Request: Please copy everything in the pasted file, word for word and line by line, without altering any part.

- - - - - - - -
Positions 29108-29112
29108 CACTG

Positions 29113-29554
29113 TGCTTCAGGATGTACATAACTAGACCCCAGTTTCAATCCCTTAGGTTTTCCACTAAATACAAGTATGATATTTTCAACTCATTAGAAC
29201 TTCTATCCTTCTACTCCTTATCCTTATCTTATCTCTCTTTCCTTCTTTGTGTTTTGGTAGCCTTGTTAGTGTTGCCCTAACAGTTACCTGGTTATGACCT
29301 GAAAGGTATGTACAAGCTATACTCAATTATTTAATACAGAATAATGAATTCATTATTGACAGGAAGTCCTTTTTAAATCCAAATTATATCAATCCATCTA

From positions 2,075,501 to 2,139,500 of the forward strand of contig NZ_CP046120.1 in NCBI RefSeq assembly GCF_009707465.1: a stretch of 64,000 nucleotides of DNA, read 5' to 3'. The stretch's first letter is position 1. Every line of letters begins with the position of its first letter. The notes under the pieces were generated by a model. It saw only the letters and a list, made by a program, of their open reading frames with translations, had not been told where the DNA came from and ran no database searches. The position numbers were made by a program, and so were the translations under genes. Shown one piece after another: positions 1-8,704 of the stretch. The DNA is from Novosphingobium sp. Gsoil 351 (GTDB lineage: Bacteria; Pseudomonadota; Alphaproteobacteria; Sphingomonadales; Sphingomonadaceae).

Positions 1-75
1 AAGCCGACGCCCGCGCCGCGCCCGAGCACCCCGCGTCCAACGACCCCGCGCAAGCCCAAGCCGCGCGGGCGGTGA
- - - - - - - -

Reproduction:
Positions 29108-29112
29108 CACTG

Positions 29113-29554
29113 TGCTTCAGGATGTACATAACTAGACCCCAGTTTCAATCCCTTAGGTTTTCCACTAAATACAAGTATGATATTTTCAACTCATTAGAAC
29201 TTCTATCCTTCTACTCCTTATCCTTATCTTATCTCTCTTTCCTTCTTTGTGTTTTGGTAGCCTTGTTAGTGTTGCCCTAACAGTTACCTGGTTATGACCT
29301 GAAAGGTATGTACAAGCTATACTCAATTATTTAATACAGAATAATGAATTCATTATTGACAGGAAGTCCTTTTTAAATCCAAATTATATCAATCCATCTA

From positions 2,075,501 to 2,139,500 of the forward strand of contig NZ_CP046120.1 in NCBI RefSeq assembly GCF_009707465.1: a stretch of 64,000 nucleotides of DNA, read 5' to 3'. The stretch's first letter is position 1. Every line of letters begins with the position of its first letter. The notes under the pieces were generated by a model. It saw only the letters and a list, made by a program, of their open reading frames with translations, had not been told where the DNA came from and ran no database searches. The position numbers were made by a program, and so were the translations under genes. Shown one piece after another: positions 1-8,704 of the stretch. The DNA is from Novosphingobium sp. Gsoil 351 (GTDB lineage: Bacteria; Pseudomonadota; Alphaproteobacteria; Sphingomonadales; Sphingomonadaceae).

Positions 1-75
1 AAGCCGACGCCCGCGCCGCGCCCGAGCACCCCGCGTCCAACGACCCCGCGCAAGCCCAAGCCGCGCGGGCGGTGA